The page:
‘Rocketman’ Review: Taron Egerton Shines as Sir Elton John

Will Taron Egerton follow in Rami Malek’s footsteps and land an Oscar (or at least a nomination) for his performance in Rocketman? Like Malek, Egerton completely embraced his inner rock star and transformed into a musical icon. Unlike Malek in Bohemian Rhapsody, Egerton performs the songs featured in Rocketman. Both Malek and Egerton delivered riveting performances, and you’d really be hard-pressed to come up with a legitimate reason Egerton doesn’t deserve the same awards recognition as Malek received.

Rocketman and Bohemian Rhapsody have a lot in common, not the least of which is director Dexter Fletcher. Dexter Fletcher stepped in to direct Bohemian Rhapsody after Bryan Singer was fired from the Freddie Mercury biopic. How much did his time on that project influence his vision for Rocketman, if at all? What is clear, particularly with Rocketman, is that Fletcher understands how to honor beloved musicians while also entertaining the audience.

Musical biopics all seem to take the same approach to immortalizing their subjects on screen. First, provide a little backstory on the subject’s childhood. Second, lay out the key points of their struggles to break into the music business. Next, spend a decent amount of time delving into the artist’s inner turmoil as he/she attempts to embrace their individuality while contractually bound to perform. And, finally, a period of substance abuse and/or mental health issues will ultimately lead to a more mature, even somber, artist coming to terms with life and vanquishing their inner demons – or at least learning to keep them at bay.

The 2019 dive into the life of Sir Elton John goes through the usual paces, following the tried and true biopic format. However, Rocketman does mix things up a bit by revealing Elton John’s troubled upbringing via a desperate Elton describing his life during a group session at a rehab facility. Dressed in an outlandish devil costume complete with massive wings, Elton confesses his deepest secrets to this group of strangers after realizing professional help’s necessary in order to wrest control of his life back from addictive substances and negative influences.

Taron Egerton in Rocketman
Taron Egerton as Elton John in ‘Rocketman’ from Paramount Pictures.

Elton takes the group, and thus the audience, on a trip down the yellow brick road, touching on key moments in his life accentuated with fabulously choreographed numbers of some of his biggest hits. Elton’s introduction to the man who’ll become his long-time songwriting partner, Bernie Taupin (an outstanding Jamie Bell), shows the budding artist at his most exuberant and hopeful. Darker days loom as Elton meets business manager John Reid (Richard Madden, mastering the art of sleaziness), the man who’ll betray and abuse him both physically and emotionally.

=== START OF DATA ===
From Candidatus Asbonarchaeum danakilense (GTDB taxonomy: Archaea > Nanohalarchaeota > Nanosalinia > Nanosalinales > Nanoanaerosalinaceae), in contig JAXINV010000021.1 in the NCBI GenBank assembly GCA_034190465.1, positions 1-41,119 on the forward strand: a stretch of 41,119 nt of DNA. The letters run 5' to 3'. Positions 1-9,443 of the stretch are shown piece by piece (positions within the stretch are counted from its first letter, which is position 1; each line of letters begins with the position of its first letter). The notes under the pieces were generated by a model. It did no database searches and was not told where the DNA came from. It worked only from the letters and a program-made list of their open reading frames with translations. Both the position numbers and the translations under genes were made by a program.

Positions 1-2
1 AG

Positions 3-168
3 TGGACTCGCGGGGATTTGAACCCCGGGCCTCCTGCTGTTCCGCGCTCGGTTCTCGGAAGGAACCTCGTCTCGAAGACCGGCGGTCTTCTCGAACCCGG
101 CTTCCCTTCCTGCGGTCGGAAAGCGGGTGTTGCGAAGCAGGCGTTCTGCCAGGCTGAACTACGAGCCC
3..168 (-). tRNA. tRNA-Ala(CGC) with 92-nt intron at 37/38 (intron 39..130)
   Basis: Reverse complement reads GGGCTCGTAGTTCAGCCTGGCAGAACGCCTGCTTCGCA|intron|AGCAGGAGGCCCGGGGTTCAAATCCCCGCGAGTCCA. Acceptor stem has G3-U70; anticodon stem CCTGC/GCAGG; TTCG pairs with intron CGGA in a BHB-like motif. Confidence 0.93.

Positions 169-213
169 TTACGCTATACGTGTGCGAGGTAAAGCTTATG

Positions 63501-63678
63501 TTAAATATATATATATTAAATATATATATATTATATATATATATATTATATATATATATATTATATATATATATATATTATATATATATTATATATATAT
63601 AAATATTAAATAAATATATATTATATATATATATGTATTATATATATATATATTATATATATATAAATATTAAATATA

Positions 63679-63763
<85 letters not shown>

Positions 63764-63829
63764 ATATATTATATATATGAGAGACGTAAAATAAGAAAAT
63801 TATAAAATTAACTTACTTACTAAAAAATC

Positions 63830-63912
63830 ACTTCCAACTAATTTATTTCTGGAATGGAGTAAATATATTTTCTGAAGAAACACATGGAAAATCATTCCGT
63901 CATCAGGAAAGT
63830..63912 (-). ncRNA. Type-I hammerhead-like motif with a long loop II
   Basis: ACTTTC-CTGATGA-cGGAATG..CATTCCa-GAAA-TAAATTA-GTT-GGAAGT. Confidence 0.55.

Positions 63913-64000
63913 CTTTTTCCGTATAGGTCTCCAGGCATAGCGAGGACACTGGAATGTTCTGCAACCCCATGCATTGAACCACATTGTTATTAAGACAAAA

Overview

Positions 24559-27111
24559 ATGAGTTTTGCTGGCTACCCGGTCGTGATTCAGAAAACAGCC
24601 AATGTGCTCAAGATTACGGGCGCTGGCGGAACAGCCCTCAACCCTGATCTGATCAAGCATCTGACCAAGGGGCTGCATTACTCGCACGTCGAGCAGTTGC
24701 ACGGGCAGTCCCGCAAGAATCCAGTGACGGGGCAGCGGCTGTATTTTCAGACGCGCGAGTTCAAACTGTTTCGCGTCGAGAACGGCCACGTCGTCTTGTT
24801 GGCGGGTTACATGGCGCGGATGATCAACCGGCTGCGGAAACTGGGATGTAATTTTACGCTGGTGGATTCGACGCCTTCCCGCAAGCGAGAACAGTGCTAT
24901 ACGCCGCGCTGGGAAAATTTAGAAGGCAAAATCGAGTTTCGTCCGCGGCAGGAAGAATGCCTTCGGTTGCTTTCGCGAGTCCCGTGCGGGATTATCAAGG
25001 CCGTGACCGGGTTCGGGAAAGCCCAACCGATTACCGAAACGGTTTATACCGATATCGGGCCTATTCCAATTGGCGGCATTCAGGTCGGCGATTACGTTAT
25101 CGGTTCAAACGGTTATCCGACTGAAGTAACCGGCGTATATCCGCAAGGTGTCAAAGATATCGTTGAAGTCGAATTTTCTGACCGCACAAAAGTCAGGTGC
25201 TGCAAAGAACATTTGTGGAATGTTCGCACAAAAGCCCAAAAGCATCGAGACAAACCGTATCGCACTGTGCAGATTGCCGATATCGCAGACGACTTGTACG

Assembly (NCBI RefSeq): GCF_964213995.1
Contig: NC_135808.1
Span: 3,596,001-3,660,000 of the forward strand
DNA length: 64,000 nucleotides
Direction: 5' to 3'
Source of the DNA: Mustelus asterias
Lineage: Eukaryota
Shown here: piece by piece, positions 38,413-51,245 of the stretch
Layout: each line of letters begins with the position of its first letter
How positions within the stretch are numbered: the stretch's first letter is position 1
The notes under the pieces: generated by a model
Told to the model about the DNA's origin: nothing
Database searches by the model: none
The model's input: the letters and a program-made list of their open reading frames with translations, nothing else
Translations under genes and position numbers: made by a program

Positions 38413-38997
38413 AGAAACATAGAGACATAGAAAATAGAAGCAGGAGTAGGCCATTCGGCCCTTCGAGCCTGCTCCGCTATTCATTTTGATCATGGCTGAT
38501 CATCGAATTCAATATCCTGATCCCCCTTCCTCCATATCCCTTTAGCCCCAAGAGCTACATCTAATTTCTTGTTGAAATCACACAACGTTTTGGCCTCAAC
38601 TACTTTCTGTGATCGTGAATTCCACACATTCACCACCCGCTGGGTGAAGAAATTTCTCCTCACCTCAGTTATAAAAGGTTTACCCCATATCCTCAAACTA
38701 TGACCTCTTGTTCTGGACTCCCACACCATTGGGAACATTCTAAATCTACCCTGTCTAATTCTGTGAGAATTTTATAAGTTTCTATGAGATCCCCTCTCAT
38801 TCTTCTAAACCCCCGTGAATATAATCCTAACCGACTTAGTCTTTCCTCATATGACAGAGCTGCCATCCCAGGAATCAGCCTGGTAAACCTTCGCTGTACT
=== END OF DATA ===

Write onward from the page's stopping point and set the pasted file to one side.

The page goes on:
It’s heartbreaking to learn his mother (a scenery-chewing Bryce Dallas Howard) had this man who’s loved worldwide convinced he was doomed to go through life alone. It’s equally moving to watch as Elton struggles with having to remain in the closet and hide his personal life from the public.

Elton John’s life isn’t whitewashed or glamorized. Wild orgies, drunken stupors, and days disappearing in a haze of drugs; this biopic exposes the all-too-frequently seedy underside of fame. Fortunately, Rocketman shows there are also moments of pure joy. The scene featuring Elton’s first appearance in America at the famed Troubadour in Los Angeles dips into fantasy as Elton literally floats above the piano. Elton’s realization of how his music affects people is beautifully rendered and magical.

It must have been intimating for Taron Egerton to attempt to channel Sir Elton John, but any extra weight he felt stepping into Elton John’s fabulous shoes isn’t evident in Rocketman. Egerton delivers a flawless performance and steers clear of attempting to mimic Elton. Egerton embodies the spirit rather than the exact physicality of Sir Elton John.

I confess when Taron Egerton was announced I couldn’t picture him in the role. The Kingsman and Eddie the Eagle star didn’t give off an Elton John vibe. Good thing I never had ambitions of being a casting director as my instincts in this case were completely wrong. Egerton was the perfect choice and if anyone doesn’t believe that’s so, Sir Elton John himself confirms Egerton nailed it. And he should know better than anyone.


MPAA Rating: R for language throughout, some drug use and sexual content

Release Date: May 31, 2019

Running Time: 121 minutes